I returned to my hotel, for now, I felt sure, I had nothing to do but to wait. I think that the telephone had been busy; the Manageress's eyes scorched my face once but did not linger on it. I knew what she was feeling, for I had myself allowed my eyes to rest upon the puff-adder at the Zoo. But I was easy and unconcerned as that unamiable reptile. Having left my card with the Police Commissary I told the porter that I expected a visitor and went into the salon to wait. Nor was I kept waiting long. The Manageress herself announced my visitor—M. Henri Bonchamps, of the Ministry of the Interior; a very diplomatic gentleman in silk hat and frock coat, brimming over with nervous amiability.

"Mr. Meddleston-Jones? Ah! Monsieur, I am enchanted to make your acquaintance." He looked at the retreating form of the Manageress and assured himself that the door was shut behind her, I put a chair for him and he sat down.

"I call upon you at the desire of the Minister himself. His Excellency would have come in person, but unfortunately he has been summoned to the Élysée and he felt that the business was not one that brooked delay. His Excellency has been shocked at learning only this morning that some of his subordinates have been guilty of proceedings that he condemns in the strongest manner. It appears that a poor lady, a compatriot of yours, Monsieur, arrived in Paris with her daughter a day or two ago. She complained of illness, a doctor was called in; he discovered her to be suffering from bubonic plague contracted, no doubt, in Naples, whence she had come.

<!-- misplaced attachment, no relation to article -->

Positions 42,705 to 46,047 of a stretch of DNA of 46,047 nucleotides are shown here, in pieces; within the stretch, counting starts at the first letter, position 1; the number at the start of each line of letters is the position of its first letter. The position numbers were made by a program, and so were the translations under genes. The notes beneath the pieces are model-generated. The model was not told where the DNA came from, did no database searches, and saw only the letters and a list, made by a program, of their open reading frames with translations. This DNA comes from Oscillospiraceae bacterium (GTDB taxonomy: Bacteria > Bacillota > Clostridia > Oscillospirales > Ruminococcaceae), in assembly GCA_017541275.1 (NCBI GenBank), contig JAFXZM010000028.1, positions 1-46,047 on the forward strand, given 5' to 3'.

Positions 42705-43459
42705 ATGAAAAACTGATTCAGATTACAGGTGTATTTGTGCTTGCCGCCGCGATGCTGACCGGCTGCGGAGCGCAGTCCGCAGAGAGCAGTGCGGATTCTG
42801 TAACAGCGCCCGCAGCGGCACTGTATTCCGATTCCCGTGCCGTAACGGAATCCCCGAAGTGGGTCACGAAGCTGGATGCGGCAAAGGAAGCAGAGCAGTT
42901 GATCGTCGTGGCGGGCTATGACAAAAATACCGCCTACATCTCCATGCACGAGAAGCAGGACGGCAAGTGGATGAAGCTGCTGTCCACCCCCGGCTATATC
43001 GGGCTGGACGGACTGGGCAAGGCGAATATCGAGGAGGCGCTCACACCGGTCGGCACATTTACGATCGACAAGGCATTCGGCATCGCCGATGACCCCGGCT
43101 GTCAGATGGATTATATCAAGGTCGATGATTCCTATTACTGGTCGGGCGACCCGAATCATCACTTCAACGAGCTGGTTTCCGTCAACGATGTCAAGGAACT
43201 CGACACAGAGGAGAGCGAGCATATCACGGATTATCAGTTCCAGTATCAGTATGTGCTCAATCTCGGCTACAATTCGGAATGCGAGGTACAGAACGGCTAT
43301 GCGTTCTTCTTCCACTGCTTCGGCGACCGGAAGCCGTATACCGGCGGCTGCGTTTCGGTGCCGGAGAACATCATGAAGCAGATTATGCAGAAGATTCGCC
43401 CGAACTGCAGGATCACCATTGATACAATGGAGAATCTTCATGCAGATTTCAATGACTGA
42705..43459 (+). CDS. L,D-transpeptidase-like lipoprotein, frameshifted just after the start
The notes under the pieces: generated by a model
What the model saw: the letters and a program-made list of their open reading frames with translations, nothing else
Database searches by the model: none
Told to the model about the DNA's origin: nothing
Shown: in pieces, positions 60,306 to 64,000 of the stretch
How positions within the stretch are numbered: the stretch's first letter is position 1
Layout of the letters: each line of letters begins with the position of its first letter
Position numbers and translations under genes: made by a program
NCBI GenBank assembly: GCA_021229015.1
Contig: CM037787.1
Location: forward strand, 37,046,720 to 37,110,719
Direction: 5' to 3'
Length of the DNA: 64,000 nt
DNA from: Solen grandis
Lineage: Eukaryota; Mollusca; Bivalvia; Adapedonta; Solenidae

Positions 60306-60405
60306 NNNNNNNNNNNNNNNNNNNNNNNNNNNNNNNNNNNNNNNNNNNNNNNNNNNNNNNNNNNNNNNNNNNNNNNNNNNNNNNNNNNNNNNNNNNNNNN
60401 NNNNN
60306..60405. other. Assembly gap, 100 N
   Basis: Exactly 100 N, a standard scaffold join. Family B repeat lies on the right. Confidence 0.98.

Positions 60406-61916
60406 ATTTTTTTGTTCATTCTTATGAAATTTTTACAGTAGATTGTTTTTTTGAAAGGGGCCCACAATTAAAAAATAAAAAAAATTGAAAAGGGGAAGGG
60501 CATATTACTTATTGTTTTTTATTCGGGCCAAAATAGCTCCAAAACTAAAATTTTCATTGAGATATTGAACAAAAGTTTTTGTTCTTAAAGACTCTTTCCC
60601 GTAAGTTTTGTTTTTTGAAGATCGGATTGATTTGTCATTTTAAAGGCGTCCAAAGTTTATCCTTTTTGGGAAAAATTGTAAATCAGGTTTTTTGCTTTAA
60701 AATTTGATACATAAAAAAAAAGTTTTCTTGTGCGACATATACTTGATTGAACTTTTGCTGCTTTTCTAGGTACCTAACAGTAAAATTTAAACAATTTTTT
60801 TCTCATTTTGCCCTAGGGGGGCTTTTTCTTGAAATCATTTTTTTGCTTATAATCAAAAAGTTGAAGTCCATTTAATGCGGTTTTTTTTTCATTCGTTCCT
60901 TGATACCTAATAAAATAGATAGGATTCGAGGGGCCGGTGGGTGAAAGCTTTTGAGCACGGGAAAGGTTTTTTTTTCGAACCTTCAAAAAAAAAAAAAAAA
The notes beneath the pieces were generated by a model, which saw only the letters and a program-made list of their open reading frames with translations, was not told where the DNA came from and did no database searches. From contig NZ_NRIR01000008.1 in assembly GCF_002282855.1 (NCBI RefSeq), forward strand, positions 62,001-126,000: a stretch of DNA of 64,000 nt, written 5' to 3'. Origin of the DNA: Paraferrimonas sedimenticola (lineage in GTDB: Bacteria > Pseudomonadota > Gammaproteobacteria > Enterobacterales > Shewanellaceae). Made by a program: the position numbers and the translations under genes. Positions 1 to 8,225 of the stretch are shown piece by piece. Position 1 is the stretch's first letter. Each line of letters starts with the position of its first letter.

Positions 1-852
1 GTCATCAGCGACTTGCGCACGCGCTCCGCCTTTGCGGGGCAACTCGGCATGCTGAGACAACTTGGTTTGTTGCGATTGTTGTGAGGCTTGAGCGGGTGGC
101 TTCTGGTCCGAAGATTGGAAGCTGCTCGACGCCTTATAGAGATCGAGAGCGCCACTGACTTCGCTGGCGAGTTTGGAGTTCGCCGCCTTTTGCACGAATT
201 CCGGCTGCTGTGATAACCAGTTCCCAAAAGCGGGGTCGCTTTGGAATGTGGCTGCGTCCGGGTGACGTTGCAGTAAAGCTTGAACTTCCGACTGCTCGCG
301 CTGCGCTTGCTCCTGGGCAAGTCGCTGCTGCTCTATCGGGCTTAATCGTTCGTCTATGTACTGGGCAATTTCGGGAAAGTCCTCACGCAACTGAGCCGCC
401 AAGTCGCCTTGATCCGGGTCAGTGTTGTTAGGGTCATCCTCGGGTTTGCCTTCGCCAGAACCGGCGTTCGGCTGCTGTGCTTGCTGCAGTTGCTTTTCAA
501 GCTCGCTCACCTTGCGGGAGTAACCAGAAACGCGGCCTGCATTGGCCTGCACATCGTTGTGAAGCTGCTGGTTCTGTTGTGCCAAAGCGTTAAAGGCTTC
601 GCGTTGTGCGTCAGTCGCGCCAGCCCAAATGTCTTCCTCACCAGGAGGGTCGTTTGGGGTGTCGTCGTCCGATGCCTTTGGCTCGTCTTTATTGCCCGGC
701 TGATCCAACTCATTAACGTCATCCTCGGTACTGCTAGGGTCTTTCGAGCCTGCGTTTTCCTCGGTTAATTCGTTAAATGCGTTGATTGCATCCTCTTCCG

"The doctor notified the police and thus far no exception can be taken. But at this point their zeal ran away with them. They ought, of course, to have informed the lady's daughter and the British Consul, but instead of this they began an elaborate course of concealment. The daughter was sent away on some pretext and during her absence the poor lady was removed to a hospital, where, unfortunately, she died the same night. They then appear to have deliberately deceived the daughter by pretending that the incident had not occurred. This was entirely indefensible and the Minister is taking very serious measures with all the officials and others concerned.

"You are, no doubt, a relation of the poor lady. Monsieur,—a relation closely connected with the Press in England. In tendering His Excellency's apologies, I am desired to say that the lady was reverently interred in the Père La Chaise cemetery. I have with me the certificate and the title to the grave which His Excellency begs you to accept on behalf of the lady's family. If there is anything else that you think should be done. Monsieur, you have only to suggest it. There is one request, one hope, I should say, that His Excellency desires to express. He does hope, he does most earnestly hope, that if possible no mention should be made in any newspaper of this most unfortunate occurrence. A mention of bubonic plague, for example, on the very eve of a Great Exhibition, would be deplored by us all—deplored even by your own compatriots in Paris. May I reassure His Excellency on this point?"

The gentleman had discharged his task with delicacy and skill, but I was not at all convinced that the Minister's indignation and regret had not made its appearance at the moment when he thought he had been found out. I had the documentary evidence, the case was cleared up; I had only to tell the Consul and return to London.